Snow Zone

Ski Tips

The beginner’s circle


So this is your first trip to the mountains for skiing or snowboarding,
eh? I know, I know—the experience can be a little overwhelming and if
you’re not going on a group trip, there are a few handy tips I’ve
accumulated over many years of mountain excursions. Pay attention to me, and
with a little preparation you can get some extra hours on the hill, beat
crowds and make the whole thing more enjoyable.

• First of all, start your preparations well before you
leave—you’ll save a lot of time by getting your clothing,
equipment and other necessities ready before you even reach the mountain.
Call the resort to find out whether they offer a discount “learn to ski”
package that combines equipment rental, lift ticket and lessons.

• Avoid the morning rush at the on-mountain rental shop by getting there
half an hour before the lifts open. Rental shops can get jammed by
mid-morning and by avoiding the rush you’re guaranteed an hour or so of
extra snow time. Besides, the snow is usually best (and the lift lines are
usually shortest) early in the morning.

• If you’re going to partake of the “learn to ski” package, head
straight for the ski school desk. Make sure to ask about weekend and
multiple-day discount packages and check whether your lift ticket can be
purchased with the rental package. Go and get your stuff early! If
you’re simply buying lift tickets, go first thing. If you’re
staying two or more days, ask for multi-day discounts.

• I like to wear my runners into the lodge and carry my boots in a boot
bag along with extra stuff for the day. I can’t emphasize enough how
much I use my cable ski and board locks. I have two: one for the skis and one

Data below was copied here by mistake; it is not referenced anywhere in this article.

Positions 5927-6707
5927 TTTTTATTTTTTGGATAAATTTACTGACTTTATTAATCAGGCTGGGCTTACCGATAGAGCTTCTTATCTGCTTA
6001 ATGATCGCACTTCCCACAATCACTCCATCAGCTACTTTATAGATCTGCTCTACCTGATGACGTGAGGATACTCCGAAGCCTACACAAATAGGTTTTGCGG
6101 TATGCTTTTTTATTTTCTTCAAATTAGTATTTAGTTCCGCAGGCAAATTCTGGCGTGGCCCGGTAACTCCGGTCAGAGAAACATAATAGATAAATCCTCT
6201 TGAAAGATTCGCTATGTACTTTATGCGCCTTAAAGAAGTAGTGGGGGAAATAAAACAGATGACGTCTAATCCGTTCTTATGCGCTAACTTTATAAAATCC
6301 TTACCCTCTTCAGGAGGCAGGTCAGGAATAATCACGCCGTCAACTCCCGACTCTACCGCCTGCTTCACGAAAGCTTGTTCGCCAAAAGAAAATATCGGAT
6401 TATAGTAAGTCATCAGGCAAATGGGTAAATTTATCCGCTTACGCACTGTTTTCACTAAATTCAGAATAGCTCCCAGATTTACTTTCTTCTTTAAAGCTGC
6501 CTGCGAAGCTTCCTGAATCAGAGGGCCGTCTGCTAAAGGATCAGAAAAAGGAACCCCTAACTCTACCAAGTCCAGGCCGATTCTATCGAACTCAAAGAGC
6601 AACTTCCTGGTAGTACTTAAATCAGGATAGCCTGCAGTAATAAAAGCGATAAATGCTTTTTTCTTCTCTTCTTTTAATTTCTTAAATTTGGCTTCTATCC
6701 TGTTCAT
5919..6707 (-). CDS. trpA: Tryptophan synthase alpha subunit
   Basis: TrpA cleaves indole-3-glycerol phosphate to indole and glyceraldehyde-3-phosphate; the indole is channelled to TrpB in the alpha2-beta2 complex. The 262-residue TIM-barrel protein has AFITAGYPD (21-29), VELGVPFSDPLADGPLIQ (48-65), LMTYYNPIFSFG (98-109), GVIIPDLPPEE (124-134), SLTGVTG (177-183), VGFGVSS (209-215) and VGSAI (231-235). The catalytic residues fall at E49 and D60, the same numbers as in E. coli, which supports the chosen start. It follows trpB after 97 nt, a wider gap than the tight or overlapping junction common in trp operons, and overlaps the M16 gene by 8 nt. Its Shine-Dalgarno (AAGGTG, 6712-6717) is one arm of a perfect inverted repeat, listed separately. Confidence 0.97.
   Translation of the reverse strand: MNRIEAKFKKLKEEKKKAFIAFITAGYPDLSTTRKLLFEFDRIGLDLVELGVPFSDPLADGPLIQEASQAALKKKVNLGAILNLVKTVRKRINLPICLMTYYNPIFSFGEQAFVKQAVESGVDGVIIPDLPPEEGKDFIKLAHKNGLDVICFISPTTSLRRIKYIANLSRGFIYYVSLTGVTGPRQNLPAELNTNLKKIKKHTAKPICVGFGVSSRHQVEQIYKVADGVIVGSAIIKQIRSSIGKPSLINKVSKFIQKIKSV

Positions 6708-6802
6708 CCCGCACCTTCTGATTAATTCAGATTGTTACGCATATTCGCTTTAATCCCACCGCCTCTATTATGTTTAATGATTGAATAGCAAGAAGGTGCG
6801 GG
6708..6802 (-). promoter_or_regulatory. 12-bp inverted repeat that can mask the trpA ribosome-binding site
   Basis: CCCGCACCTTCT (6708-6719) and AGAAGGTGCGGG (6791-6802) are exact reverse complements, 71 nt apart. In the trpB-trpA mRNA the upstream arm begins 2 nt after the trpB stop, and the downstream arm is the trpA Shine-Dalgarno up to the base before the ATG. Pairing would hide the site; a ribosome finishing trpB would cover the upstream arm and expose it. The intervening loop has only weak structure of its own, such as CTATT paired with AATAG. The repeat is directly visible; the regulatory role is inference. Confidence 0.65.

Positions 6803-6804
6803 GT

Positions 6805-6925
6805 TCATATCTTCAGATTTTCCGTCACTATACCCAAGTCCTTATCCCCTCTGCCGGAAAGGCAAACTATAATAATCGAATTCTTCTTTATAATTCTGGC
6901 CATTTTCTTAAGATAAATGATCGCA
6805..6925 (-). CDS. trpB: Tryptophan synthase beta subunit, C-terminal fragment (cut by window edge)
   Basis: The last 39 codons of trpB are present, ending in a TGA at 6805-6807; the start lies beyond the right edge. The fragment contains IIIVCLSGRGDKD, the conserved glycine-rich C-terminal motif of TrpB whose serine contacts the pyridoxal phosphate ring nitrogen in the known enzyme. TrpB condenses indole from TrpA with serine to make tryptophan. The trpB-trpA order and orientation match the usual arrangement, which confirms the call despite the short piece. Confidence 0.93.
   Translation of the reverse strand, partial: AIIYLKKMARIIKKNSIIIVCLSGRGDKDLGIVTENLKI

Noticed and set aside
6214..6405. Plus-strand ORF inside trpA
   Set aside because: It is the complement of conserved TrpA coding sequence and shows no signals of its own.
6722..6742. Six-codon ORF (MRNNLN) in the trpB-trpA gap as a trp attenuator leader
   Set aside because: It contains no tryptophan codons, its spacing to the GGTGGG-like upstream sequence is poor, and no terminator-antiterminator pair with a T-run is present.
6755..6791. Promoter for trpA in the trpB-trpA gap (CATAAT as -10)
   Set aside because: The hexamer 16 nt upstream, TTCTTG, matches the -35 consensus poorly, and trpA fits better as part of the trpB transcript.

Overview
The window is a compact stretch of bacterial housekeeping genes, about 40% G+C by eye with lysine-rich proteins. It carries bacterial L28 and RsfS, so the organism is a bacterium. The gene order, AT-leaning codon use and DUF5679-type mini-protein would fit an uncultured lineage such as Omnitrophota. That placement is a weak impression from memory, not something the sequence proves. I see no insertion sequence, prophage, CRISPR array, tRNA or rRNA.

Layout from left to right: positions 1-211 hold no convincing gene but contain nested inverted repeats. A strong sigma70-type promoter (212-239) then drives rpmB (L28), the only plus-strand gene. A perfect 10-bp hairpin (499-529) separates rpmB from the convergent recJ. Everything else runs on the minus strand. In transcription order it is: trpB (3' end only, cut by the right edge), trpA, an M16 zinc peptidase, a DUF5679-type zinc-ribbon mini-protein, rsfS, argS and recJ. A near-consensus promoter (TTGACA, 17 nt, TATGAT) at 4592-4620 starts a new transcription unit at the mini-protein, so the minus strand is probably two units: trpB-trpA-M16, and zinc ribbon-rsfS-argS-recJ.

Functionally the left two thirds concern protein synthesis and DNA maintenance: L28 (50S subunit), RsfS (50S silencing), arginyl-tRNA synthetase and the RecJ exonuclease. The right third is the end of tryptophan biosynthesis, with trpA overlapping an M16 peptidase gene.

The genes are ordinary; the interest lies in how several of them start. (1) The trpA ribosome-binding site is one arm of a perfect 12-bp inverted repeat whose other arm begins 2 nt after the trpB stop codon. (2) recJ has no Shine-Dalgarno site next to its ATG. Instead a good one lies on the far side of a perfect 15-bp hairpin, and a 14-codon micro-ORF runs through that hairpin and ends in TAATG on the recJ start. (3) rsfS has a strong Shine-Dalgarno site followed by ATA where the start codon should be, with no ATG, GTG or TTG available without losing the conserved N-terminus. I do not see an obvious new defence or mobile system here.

for my bag. In the chalet, I find a good place—e.g., below a
table—to wrap the lock around. My bag has a zipper that I put the cable
through and wrap around the table leg tight. No more ripping off my Nikes and
extra goggles, you little pricks!

• Before you head outside, check out a map and familiarize yourself with
the layout of the mountain. You need to watch what lift you’re going up
so that you have a reference. Look at the lift name before you get on. Read
your map carefully to ensure you don’t wander onto terrain for
intermediate or advanced skiers. (You can get a map when you grab your lift

• At U.S. resorts, beginner trails are marked with a green circle,
intermediate with a blue square and advanced with a black diamond. At some
bigger mountains you’ll also find double black diamond slopes for
experts. If you’re not sure how to find a green trail, ask ski
patrollers, ski instructors, lift attendants or other area employees.

• Above all, try to relax and have fun. Just act like you’ve been
doing this for a long time. Don’t think that all those other people are
cooler than you just because they know their way around. If you wipe out,
laugh and enjoy the rush. Don’t get embarrassed. It’s the people
who don’t push themselves who never fall. Experts like to see pure
beginners enjoying themselves—it’s why we do it too! If you run
into some snobby prick, tell him to screw off and continue enjoying your day.
The hill is for beginners as much as it’s for experts. Maybe more

• You don’t get too many days in the mountains, so don’t
worry about rushing home to unpack when it’s all over. It can wait. Let
the traffic go ahead of you and have a pre-trip snack in the lodge. Change
out of your ski clothes right in the parking lot. Trust me: after you ski a
few seasons, you won’t think twice about doing it. Remember to take
pictures. (Not in the parking lot, though, you pervert.)

So here’s to the next season on our doorstep. I’m looking forward
to yet another season of Ski Tips. Feel free to drop me a line with any
questions or comments—my e-mail address is

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